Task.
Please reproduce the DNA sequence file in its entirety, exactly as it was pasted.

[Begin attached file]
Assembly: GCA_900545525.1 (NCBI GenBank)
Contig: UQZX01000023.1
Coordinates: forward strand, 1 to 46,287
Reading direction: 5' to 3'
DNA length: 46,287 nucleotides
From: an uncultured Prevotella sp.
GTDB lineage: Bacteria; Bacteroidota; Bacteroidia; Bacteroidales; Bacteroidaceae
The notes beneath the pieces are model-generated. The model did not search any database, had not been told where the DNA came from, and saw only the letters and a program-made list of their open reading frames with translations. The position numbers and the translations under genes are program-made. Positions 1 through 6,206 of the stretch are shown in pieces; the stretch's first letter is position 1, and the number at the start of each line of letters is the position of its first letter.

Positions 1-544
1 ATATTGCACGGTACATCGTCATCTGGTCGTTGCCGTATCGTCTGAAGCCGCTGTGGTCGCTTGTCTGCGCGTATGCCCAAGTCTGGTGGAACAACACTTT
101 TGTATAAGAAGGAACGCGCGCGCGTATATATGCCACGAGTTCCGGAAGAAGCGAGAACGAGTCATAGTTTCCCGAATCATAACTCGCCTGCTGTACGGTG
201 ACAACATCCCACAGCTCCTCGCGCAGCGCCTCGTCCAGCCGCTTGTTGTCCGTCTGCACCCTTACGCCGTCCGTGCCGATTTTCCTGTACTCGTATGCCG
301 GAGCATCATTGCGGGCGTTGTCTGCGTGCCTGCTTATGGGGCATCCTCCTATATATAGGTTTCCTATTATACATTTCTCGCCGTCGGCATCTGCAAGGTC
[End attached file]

Assembly: GCA_900545525.1 (NCBI GenBank)
Contig: UQZX01000023.1
Coordinates: forward strand, 1 to 46,287
Reading direction: 5' to 3'
DNA length: 46,287 nucleotides
From: an uncultured Prevotella sp.
GTDB lineage: Bacteria; Bacteroidota; Bacteroidia; Bacteroidales; Bacteroidaceae
The notes beneath the pieces are model-generated. The model did not search any database, had not been told where the DNA came from, and saw only the letters and a program-made list of their open reading frames with translations. The position numbers and the translations under genes are program-made. Positions 1 through 6,206 of the stretch are shown in pieces; the stretch's first letter is position 1, and the number at the start of each line of letters is the position of its first letter.

Positions 1-544
1 ATATTGCACGGTACATCGTCATCTGGTCGTTGCCGTATCGTCTGAAGCCGCTGTGGTCGCTTGTCTGCGCGTATGCCCAAGTCTGGTGGAACAACACTTT
101 TGTATAAGAAGGAACGCGCGCGCGTATATATGCCACGAGTTCCGGAAGAAGCGAGAACGAGTCATAGTTTCCCGAATCATAACTCGCCTGCTGTACGGTG
201 ACAACATCCCACAGCTCCTCGCGCAGCGCCTCGTCCAGCCGCTTGTTGTCCGTCTGCACCCTTACGCCGTCCGTGCCGATTTTCCTGTACTCGTATGCCG
301 GAGCATCATTGCGGGCGTTGTCTGCGTGCCTGCTTATGGGGCATCCTCCTATATATAGGTTTCCTATTATACATTTCTCGCCGTCGGCATCTGCAAGGTC